is a trace gas poisonous for humans, animals and plants. It is not only poisonous in itself but also the cause of summer smog (ozone). Due to the impact of sunlight, NO
splits into likewise poisonous NO and a free oxygen radical. The latter forms ozone (O
) together with the atmospheric O
. The primary origins of NO
are combustion processes of fossil fuels in motor vehicles and power plants [1
]. The background concentration in the atmosphere is between 5 and 30 ppb [2
]. However, close to its source it can be several magnitudes higher, thus being injurious to health [3
]. Therefore, accurate measurements in the ppb range represent a wide application field, e.g., monitoring at inner-city traffic junctions, in tunnels and underground car parks [4
]. To serve these claims, the sensor must not only be sensitive and selective, but also economical. So far, NO
is measured by electrochemical sensors or large absorption photometers. Electrochemical sensors show a high sensitivity to NO
, are small and cost effective, but require a frequent replacement due to their limited lifespan. IR absorption photometers on the other hand need an absorption path of several meters to gain a sufficient sensitivity, which makes them very large and costly.
One of the most effective methods for trace gas measurement regarding sensitivity and selectivity is photoacoustic spectroscopy (PAS). The photoacoustic (PA) effect was discovered in 1880 by Alexander Graham Bell. The principle is based on the absorption of electromagnetic radiation by a medium of interest. The radiation energy is converted into heat. When using a pulsed radiation source, a thermal pressure wave is formed within the absorbing medium, which can then be sensed as sound by a microphone. The amplitude of the acoustic signal is directly proportional to the number of molecules in an absorbing gas which enables the determination of gas concentrations following proper calibration. However, due to the lack of appropriate instrumentation such as microphones, electronics and light sources, the PA effect was almost completely forgotten for more than half a century [5
]. Gradually, with progress on the field of light sources, came new applications and possibilities on gas sensing via PAS. The technical developments of recent years have revealed powerful LEDs for a wide range of wavelengths. These are highly compact, robust, efficient and inexpensive compared to lasers. Especially UV-LEDs fit the absorption spectrum of NO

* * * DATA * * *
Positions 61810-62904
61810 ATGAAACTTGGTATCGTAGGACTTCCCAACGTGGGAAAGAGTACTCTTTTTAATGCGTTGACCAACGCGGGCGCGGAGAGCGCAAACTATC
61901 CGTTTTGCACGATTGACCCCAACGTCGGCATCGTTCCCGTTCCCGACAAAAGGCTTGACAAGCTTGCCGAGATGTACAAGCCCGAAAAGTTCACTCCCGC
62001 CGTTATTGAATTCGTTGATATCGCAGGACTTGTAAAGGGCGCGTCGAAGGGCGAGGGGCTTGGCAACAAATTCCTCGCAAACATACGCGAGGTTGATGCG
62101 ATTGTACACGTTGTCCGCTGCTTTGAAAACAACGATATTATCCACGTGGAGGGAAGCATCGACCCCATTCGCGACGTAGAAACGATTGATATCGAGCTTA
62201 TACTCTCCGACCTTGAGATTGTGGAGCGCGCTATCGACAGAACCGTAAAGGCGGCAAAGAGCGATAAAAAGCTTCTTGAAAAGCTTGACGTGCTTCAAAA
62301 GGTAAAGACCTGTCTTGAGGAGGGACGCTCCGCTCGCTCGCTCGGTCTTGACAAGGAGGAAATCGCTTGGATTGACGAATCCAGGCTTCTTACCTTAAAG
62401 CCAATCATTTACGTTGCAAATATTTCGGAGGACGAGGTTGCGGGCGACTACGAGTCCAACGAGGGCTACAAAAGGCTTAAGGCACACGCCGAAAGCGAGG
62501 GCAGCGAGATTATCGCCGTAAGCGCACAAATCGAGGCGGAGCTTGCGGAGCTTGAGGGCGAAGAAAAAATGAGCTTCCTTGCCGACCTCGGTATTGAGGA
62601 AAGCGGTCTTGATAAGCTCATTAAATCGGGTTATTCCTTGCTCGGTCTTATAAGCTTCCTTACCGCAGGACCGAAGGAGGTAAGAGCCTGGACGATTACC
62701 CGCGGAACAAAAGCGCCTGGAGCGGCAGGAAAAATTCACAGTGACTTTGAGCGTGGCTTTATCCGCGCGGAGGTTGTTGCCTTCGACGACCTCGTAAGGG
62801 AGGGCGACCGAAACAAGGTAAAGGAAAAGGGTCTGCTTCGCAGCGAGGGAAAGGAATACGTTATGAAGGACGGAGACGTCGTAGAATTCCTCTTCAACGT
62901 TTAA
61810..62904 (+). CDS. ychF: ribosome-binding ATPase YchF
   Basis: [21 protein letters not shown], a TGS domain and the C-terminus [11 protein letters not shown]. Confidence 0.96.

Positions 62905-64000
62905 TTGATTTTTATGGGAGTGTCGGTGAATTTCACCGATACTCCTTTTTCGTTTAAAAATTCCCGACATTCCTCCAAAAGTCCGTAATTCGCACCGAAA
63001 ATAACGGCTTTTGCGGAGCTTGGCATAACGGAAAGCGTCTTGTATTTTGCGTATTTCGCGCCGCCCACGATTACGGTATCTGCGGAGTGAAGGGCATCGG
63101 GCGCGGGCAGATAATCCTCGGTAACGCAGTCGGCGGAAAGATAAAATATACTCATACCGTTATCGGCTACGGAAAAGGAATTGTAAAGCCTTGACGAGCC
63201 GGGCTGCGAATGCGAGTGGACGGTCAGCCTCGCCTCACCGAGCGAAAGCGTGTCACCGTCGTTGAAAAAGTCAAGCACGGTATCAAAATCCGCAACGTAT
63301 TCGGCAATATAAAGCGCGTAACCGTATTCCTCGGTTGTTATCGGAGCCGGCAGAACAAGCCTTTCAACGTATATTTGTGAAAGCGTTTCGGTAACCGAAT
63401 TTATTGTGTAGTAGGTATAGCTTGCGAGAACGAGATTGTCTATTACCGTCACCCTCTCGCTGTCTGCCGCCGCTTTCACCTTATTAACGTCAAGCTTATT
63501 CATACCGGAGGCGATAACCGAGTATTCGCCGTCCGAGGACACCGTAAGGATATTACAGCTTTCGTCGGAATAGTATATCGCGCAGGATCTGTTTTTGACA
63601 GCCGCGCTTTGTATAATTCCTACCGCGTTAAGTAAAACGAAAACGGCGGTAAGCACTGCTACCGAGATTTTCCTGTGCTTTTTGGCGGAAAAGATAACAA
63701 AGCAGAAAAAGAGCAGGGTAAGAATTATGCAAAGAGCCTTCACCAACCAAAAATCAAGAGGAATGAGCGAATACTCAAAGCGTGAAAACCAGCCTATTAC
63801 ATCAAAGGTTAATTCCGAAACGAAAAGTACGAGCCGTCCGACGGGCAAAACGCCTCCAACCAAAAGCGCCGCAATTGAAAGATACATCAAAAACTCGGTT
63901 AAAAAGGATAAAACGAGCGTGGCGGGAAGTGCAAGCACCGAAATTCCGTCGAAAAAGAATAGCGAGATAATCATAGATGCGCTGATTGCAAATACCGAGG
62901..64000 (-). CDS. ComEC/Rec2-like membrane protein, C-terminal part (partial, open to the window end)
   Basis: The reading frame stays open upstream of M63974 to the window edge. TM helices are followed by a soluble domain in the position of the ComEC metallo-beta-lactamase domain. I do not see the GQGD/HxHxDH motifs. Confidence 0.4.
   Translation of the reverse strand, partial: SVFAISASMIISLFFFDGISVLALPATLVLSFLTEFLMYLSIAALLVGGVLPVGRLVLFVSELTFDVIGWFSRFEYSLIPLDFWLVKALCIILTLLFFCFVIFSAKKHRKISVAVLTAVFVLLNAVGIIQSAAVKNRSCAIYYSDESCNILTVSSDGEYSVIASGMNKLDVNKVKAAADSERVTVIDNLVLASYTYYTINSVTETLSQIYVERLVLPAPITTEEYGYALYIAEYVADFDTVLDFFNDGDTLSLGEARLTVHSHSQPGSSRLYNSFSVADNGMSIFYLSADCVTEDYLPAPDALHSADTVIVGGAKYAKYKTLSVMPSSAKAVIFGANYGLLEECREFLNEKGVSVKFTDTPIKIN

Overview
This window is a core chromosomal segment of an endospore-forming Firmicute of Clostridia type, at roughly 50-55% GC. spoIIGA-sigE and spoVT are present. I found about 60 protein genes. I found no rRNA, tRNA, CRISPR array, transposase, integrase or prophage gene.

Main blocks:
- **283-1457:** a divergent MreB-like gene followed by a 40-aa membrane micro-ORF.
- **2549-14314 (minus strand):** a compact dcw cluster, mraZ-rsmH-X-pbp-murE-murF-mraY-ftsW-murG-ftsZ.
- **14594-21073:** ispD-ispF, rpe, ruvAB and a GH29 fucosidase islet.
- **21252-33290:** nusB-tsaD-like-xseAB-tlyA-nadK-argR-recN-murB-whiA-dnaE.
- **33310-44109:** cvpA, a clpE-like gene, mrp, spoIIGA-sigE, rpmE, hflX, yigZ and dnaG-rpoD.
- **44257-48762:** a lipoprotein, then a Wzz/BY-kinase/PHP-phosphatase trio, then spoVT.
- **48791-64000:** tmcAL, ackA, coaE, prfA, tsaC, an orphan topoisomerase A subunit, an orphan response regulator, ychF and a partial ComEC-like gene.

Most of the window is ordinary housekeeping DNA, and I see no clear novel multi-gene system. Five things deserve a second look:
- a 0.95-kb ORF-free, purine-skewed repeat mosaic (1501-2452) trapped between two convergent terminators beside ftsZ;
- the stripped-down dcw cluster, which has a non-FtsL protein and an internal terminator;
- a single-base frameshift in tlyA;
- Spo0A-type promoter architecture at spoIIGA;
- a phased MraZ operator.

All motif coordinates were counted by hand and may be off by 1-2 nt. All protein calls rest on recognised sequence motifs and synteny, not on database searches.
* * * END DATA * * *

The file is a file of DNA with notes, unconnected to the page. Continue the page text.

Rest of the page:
well (see Figure 1
), making them the light source of choice for our approach. UV-LEDs have already been used for PAS of NO
by Santiago et al. in 2006, achieving a limit of detection (LOD) of 5 ppm (3
]. Five years later, Saarela et al. presented their LED setup with a LOD of 10 ppb with a signal to noise ratio (SNR) of one, though with limitations regarding long-term measurement due to heat-up of the cell by the used LED array [7
PA measurement is usually performed within a closed cell. The cavity can be used for resonant amplification. Various cell designs for usage with lasers have been proposed and investigated by Miklós and Hess [5
]. Due to the limited focusing and collimating capability of LEDs, however, in conventional cell designs the light hits the inner walls with high probability (outlined in Figure 2
a). There, it absorbs as well and generates unwanted noise (interfering signal offset), which results in a worse LOD. Lassen et al. [10
] followed the approach of using an integrating sphere with a high reflectance for signal enhancement and the attenuation of the background absorption. Their achieved LOD is 1.9 ppm with a SNR of one.
The main focus of this work is the reduction of the background signal by minimizing the light incidence on the inside walls of the PA cell. This is achieved by using a concept named T-cell. It is derived from a geometry that consists of an absorption chamber and a perpendicular resonance cylinder, where the standing wave pattern is formed (see Figure 2
b). The resonator has a pressure node at the joint to the absorption chamber and a pressure maximum, where the microphone is mounted. Up till now, T-cells have been used with lasers, e.g., by Baumann et al. 2005 [11
] and Liu et al. 2006 [12
], yet these cell designs are not suited for LEDs. We present a cell where the dimensions are defined in a way that a non-contact feedthrough of the LED beam is possible. Furthermore, they were iteratively optimized by finite elements method (FEM) simulations using ANSYS Workbench. A constructed prototype was fabricated from aluminum by rapid prototyping methods. The sensor was characterized by gas measurements. The present paper is an extended version of work published in Ref. [13
3. Results and Discussion